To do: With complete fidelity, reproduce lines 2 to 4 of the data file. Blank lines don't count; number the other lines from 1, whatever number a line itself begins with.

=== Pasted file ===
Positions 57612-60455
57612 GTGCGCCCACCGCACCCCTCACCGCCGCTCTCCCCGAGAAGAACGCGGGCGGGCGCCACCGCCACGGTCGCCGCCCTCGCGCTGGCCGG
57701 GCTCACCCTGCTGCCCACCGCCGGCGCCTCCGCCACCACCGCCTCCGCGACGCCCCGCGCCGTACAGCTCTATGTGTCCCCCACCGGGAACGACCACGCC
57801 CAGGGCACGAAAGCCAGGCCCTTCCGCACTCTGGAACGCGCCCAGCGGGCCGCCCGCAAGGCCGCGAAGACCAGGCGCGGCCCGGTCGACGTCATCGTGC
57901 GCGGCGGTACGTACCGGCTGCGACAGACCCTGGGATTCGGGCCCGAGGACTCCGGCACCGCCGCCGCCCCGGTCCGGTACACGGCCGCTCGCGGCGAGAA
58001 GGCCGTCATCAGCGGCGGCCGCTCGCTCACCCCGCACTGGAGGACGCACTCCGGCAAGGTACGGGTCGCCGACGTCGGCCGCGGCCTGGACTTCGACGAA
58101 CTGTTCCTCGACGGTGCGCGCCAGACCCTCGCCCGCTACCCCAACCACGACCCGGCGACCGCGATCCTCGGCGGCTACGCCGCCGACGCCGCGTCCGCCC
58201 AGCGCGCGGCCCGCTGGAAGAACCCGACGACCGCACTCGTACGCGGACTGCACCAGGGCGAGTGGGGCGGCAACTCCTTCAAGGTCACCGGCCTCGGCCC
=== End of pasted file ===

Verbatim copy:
57612 GTGCGCCCACCGCACCCCTCACCGCCGCTCTCCCCGAGAAGAACGCGGGCGGGCGCCACCGCCACGGTCGCCGCCCTCGCGCTGGCCGG
57701 GCTCACCCTGCTGCCCACCGCCGGCGCCTCCGCCACCACCGCCTCCGCGACGCCCCGCGCCGTACAGCTCTATGTGTCCCCCACCGGGAACGACCACGCC
57801 CAGGGCACGAAAGCCAGGCCCTTCCGCACTCTGGAACGCGCCCAGCGGGCCGCCCGCAAGGCCGCGAAGACCAGGCGCGGCCCGGTCGACGTCATCGTGC